I’d like to introduce Laurie Bullock from Westminster, Maryland. She’s got a guest post for me today of her aunt’s salsa recipe. I don’t know about you but any recipe labeled “My Aunt’s Recipe” or “My Grandmother’s Recipe,” regardless what it is, I want to try it. These folks learned to cook before all the labor saving processed food was available and it’s time we went back to real food.
I don’t mean to be preachy but just look around and see what so many folks look like today and I can’t believe it’s just because they don’t know how to put a fork down. The food we buy is different from what our parents and grandparents ate. I hate the “organic” label but we need to get back to food that is grown in healthy soil without all the chemical fertilizers and pesticides.
Laurie and her husband Gaven run a large landscaping supply yard in Westminster and another one in Hanover, PA., so if you like buying from people like us who can cook and you’re in the area, please stop by and tell them Maureen sent you with fond greetings.
Here’s Laurie’s Salsa Recipe post:
Thanks, Maureen, it’s lovely to be able to share my recipe with your readers. I know they’re going to love this as much as my family does. The last of the tomatoes are coming in now so there’s no excuse for not putting up some of this salsa.
If you’ve never canned anything, this is a great time to begin with this delicious salsa to enjoy over the winter and give out at Christmas. There are also many delicious recipes for creating fresh salsa to enjoy right away but this recipe lets us enjoy those beautiful tomatoes all year round.
Adjust the Ratio of Sweet to Hot Peppers for Varying Heat
A multitude of recipes offer varying degrees of heat, by adjusting the ratio of sweet peppers to hot peppers. I prefer recipes which offer sweetness, by adding sugar or fruit to the recipe. Other variants include the herbs and spices preferred, such as cilantro, oregano, basil, cumin, even cinnamon and cloves.
Be Careful With the Canning Process
One must be careful with the canning process to ensure there is a good, safe seal on your jars. The ratio of ingredients must not be altered greatly as there are guidelines to protect the food from spoilage by adding either vinegar or lemon or lime juice to increase the acidity of the salsa which will prevent spoilage. Botulism is deadly but rare, but you certainly don’t want to be giving it out at Christmas! Be sure to check with your local extension service for guidelines on canning and preservation.
The Salsa Recipe
This recipe was shared by my aunt who has been making it many years. It allows for subtle variations in the hotness, and I like the addition of sugar for a hint of sweet. I have made it several years now, and it is a hit. You are cautioned not to change the amounts of any ingredients, only mix up the peppers to the required amount with your preference for higher heat by using more hot peppers than sweet peppers for more heat, if desired.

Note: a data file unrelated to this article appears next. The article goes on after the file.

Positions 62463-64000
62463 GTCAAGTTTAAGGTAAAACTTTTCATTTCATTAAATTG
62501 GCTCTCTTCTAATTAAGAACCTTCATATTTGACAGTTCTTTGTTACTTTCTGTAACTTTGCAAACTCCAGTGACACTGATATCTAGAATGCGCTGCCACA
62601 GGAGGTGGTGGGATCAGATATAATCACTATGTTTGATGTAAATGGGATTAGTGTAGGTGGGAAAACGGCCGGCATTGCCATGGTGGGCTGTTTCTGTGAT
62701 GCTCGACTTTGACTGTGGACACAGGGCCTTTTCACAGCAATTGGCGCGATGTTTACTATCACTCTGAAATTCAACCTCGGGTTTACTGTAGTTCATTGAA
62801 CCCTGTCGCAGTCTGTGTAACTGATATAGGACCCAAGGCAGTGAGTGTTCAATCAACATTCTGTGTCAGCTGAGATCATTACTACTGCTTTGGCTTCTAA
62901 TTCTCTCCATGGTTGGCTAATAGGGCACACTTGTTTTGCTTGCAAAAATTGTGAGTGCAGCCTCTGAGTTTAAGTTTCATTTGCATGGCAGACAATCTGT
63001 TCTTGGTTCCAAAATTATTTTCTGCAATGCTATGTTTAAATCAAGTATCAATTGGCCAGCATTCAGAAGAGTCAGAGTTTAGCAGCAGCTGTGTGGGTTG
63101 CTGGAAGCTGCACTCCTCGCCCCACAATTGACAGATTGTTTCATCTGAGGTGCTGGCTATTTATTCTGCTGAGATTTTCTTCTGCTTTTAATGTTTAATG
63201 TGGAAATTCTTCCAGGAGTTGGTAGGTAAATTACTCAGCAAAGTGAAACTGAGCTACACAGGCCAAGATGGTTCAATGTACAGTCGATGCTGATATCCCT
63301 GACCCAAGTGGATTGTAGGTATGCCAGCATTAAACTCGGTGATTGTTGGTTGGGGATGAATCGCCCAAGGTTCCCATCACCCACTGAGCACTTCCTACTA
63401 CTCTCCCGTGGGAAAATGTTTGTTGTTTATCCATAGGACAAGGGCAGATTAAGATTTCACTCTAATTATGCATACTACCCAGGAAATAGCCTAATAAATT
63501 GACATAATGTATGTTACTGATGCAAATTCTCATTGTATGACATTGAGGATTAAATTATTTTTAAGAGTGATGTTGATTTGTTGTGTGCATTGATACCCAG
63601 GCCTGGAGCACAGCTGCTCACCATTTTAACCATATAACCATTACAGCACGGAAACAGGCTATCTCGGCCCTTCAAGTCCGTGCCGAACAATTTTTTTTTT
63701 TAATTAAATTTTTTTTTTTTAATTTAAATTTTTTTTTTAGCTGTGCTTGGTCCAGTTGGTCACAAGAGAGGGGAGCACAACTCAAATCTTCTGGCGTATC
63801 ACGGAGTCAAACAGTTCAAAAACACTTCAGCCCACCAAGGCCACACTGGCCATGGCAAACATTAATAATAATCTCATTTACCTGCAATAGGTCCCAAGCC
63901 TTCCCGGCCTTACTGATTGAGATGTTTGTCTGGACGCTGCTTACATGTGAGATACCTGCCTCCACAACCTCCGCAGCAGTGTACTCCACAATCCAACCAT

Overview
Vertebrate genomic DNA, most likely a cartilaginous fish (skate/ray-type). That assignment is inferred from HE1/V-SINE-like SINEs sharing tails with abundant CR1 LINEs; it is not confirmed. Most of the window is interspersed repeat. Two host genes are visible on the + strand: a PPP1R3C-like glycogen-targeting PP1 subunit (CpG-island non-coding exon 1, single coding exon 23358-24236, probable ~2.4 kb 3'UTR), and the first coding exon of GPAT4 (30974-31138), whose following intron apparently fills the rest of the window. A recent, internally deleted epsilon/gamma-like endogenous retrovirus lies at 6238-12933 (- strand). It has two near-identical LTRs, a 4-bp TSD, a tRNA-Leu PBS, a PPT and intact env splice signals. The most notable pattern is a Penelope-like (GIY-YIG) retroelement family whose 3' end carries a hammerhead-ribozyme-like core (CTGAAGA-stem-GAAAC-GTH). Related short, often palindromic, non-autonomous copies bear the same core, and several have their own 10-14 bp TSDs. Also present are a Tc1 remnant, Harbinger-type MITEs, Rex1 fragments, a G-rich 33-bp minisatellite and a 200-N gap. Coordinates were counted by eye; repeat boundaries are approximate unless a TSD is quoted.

- 3 quarts (10-12 cups) tomatoes, blanched, peeled, seeded and chopped. Romas work best but any tomato will do. (do not use overripe or damaged fruit for preserving)
- 5 cups peppers – use a combination of bell peppers/capsicum, banana peppers and jalapeno depending upon how hot you like your salsa.
- 3 large onions – chopped
- 1 tsp minced garlic
- ¾ tsp salt
- ¼ c sugar
- 1 cup apple cider vinegar
- 6 oz tomato paste (you can use more if you like your salsa thicker)
- Cook the tomatoes over medium heat in a large sauce pot to reduce the liquid While that slowly boils, chop the other ingredients.
- Add the vinegar and seasonings, followed by the onions, peppers, and garlic. Stir often to prevent scalding and cook down about an hour or more, until liquid is reduced.
- Add tomato paste to thicken consistency. More can be added if necessary. Cook a little longer until the consistence looks just right for you.
- Sterilize jars, lids, and rings in dish washer or in pot of boiling water. Remove with sterile tongs.
- Ladle salsa into prepared sterile jars, leaving at least ¼? space at top. (I use 6 – 8 – 12 oz. jars.)
- Wipe edges clean with damp clean paper towel for a good seal.
- Place new, unused sterile lids on the jars, secure with sterile rings, and place into hot water bath canner.
- Process 20 minutes, then remove to cool overnight on a clean tea towel.
- As it cools, you will hear the ping as the lids begin to seal.
- In the morning, check the seal. It should have sucked down onto the jar, and not have any give, or popping sound as you press on the center.
- If any jars have not sealed properly, they can either be re-heated and re-sealed or refrigerated for current use.
Enjoy the fresh taste of summer even in the depth of winter by canning fresh garden produce now!